Happy October, the month of Halloween! For this quackcast we had Tantz Aerine and Pitface along and we did the entire thing full dressed in costume WHILE vidcasting, which was very distracting. We got a few minutes and iffy quality video of the event too. Unfortunately I'm not very skilled with the process yet. We chat about vampires, using the great contributions of the community! Vampires are fun, but what's MORE fun is costumes. Tantz was a librarian vamp, Pit was a deathknight fairy princess, Banes was a werewolf, and Ozone (me) was a costumed idiot. Gunwallace provided us the lovely theme to the vampy comic Danielle Dark!
Feb 22, 2015
In Quackcast 207 we talk about bodyshapes in comics again; as a follow up from the chat we had about it in Quackcast 205 we thought we'd let the community weigh in with their thoughts... so Banes and I could get the chance to practice our voices. We wanted to know what others thought about the subject of about bodyshape in comics; Ones that they draw, read, or have just seen and think that it needs commenting upon. These Quackcasts were inspired of course by the images of athletes from the 2002 book "Athlete" by Howard Schatz. The photos show various athletes who're at the top level of their respective sports, it also shows that they have wildly different physical attributes: there IS no one ideal, and there IS no “normal”. This got us to thinking how body shape can define a character as much as facial features, hairstyle, clothing etc. Anyway, people had their say and it was enlightening! Also, Gunwallace's music this week was for FUNK! And funky it was, give it a listen.
Feb 9, 2015
This week Banes and I were inspired to talk about body shape in the depiction of figures in comics, inspired by some famous images from photographer Howard Schatz's 2002 book, Athlete. In it there are photos of many athletes who're at the peak of their sports and yet their bodyshapes are vastly different, subverting the idea of an "ideal" bodyshape or what it means to be a top athlete or even fit. too often bodyshapes in comics follow a very narrow range, not getting much past what we think of as the current popculture ideal. We all know that idealised model shape is a problem and yet we all still perpetuate it, most of the time you can only tell most "realistic" characters apart by their hairstyle or costume, especially in superhero comics. And that invents a second problem: the myth of the "normal" shaped body as opposed to the ideal- there IS no such thing as normal, and even the ideal is always changing throughout the ages. There's even a lot more to body shape than the famous categories: Mesomorph, Ectomorph, and Endomorph, or Skinny, Pear, Athletic, Hourglass and Apple. We also have a beif mention of how stylised characters (Sponge Bob, Calvin and Hobbes etc) are exaggerations of these shapes and differences.
Jan 5, 2015
OMG this is our 200th Quackcast! It's also the very first Quackcast of 2015! In this DD webcomics community podcast we invited people to tell us about some of the awesome, terrible and interesting things that happened to them in 2014, and tell us they did! Some of it realy amazingly trivially boring, like ozoneocean's contribution, some of it quite personal and honest, some of it just plain cool. Well, it's been a long year and an even longer time to reach 200 Quackcasts! Let's hope for many more. The glorious Pitface was our guest again, and she did some hilarious voices! It's great to have some more voice talent on show for once. And at the very end we have a precious little cameo by Tantz, the Greek sailorman! Happy Xmas and a merry New year!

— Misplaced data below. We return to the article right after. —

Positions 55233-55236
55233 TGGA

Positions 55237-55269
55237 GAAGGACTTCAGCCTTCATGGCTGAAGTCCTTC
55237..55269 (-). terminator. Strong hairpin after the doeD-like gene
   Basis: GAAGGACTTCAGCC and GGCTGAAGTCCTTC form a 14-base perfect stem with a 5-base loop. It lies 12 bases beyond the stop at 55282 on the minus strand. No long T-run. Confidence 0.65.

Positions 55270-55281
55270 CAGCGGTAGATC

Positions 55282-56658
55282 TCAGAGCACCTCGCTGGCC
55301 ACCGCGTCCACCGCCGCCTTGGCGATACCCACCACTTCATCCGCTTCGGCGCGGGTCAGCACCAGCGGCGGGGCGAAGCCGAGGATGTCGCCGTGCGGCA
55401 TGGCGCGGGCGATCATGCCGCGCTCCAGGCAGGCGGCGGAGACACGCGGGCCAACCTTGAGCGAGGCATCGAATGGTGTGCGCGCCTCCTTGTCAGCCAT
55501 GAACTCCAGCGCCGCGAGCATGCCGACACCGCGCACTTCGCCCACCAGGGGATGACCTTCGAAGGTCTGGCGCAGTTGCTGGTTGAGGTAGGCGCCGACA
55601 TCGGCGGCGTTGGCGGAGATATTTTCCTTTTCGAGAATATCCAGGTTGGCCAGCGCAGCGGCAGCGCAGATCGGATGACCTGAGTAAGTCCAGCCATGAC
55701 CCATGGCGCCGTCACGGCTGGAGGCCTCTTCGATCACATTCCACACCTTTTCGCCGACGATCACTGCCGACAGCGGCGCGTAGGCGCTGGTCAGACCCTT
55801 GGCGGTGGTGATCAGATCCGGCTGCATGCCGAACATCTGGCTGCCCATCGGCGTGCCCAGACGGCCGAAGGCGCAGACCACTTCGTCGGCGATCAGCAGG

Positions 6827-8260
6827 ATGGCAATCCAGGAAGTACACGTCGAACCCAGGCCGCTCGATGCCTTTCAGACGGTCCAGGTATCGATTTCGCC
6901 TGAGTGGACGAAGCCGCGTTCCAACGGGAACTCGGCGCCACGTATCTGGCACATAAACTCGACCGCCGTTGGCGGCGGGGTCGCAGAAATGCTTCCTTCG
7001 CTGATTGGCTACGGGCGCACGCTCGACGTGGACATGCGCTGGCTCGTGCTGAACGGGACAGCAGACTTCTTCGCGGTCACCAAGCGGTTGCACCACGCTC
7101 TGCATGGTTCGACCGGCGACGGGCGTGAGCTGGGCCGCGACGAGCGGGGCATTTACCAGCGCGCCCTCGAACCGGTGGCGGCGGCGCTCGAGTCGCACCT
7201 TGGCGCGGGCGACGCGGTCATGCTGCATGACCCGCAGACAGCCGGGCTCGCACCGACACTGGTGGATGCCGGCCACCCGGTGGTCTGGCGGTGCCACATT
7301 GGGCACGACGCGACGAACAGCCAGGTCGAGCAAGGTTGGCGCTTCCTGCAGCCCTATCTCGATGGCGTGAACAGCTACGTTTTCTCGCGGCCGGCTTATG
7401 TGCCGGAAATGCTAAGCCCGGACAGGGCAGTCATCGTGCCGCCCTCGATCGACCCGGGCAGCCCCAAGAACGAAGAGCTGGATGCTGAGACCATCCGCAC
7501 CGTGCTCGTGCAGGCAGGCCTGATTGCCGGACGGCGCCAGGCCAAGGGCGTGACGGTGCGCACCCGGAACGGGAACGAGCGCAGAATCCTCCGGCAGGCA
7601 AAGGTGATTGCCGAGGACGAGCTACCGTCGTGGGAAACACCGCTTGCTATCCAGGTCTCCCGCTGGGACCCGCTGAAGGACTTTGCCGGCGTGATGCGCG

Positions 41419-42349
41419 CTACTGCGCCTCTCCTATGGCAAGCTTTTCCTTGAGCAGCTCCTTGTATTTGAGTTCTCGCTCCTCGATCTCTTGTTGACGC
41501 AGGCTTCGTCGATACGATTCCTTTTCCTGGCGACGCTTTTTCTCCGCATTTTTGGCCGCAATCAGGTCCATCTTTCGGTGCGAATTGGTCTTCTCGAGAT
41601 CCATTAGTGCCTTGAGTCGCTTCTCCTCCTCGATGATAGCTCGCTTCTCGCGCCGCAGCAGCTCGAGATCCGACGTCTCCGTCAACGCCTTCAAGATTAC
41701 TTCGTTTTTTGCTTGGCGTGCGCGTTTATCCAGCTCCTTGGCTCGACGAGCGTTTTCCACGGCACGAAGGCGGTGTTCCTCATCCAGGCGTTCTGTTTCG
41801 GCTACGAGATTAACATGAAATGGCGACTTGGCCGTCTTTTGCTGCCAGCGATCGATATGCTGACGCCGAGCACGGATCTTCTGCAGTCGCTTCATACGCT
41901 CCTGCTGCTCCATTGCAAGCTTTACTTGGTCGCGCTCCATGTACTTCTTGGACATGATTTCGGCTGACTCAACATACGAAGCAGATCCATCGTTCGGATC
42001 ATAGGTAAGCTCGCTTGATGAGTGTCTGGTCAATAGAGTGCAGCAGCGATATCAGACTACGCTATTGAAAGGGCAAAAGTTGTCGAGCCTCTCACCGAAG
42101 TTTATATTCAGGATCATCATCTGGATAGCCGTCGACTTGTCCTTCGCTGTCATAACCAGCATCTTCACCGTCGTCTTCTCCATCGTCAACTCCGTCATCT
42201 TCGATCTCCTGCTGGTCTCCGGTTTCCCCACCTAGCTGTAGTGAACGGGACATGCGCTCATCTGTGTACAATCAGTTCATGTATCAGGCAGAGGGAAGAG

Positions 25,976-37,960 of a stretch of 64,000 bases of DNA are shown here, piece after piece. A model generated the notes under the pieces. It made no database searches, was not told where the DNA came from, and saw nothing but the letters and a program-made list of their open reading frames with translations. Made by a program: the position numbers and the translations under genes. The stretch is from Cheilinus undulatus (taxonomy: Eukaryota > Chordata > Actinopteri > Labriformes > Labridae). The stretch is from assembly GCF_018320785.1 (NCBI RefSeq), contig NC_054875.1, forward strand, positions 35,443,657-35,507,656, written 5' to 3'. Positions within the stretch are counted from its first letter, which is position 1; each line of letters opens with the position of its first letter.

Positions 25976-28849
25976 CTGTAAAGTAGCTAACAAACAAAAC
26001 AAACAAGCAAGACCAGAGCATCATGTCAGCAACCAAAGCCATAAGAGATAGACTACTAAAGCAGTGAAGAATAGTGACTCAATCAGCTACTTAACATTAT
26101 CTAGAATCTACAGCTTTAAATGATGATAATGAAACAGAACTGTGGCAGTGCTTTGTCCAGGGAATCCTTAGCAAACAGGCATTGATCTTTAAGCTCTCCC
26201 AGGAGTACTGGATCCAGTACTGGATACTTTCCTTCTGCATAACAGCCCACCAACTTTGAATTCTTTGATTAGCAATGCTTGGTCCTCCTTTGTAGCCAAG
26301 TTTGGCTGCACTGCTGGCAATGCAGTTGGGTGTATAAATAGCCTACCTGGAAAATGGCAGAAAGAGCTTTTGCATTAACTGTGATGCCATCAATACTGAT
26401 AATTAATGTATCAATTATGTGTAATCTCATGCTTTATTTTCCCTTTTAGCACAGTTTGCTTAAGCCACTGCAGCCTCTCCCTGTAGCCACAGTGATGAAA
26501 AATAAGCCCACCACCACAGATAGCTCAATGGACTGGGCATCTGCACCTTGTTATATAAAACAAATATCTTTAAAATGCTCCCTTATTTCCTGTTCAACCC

May 6, 2013
With ozoneocean away having fun this week, it falls to Banes and skoolmunkee to pick up the slack! Our chosen topic is "Challenges" - those longer-term thematic projects you see around, meant to get you off your drawing/writing duff and doing stuff that makes you better. They can be fun though! From the simple DeviantArt meme sheet to the gruelling Pokemonathon, we mention all kinds (although I'm not sure we mention sixty different ones...) for drawing, writing, and even a few for comic-making. Some are more famous than others, and some you might even just make up on your own! We do agree it's more fun to do them with other people, though. Don't forget you can find lots/get good ideas by searching for a likely challenge and adding 'tumblr' to the search.
Apr 1, 2013
Owen Wilson. Owen Wilson. Owen Wilson: Kevin Hayman IS Owen Wilson, only better looking and twice as talented. Listen find out for yourself. Kevin is a really interesting guy, he's been doing webcomics since they were a thing. His Kota's World ran from 2000-2005 (and a bit before that), it was one of the first comics on the old days of Drunk Duck! He's since moved on from that, now drawing both the very popular Errant Apprentice and the new reinvented version of Kota's World "Mailbox Rocketship", as well as working hard as the co-host of the great pop-culture focussed podcast DTWC (drawing the wrong conclusions), which is the successor to The Gigcast, which was the old unofficial podcast for Drunk Duck back in the day. Lots of history here people. History and talent! Kevin is an amazing guy and hard to contain within a single broadcast so next week we'll have part two of our little chat, as soon as I edit out all the swearing an salacious gossip (I am not joking).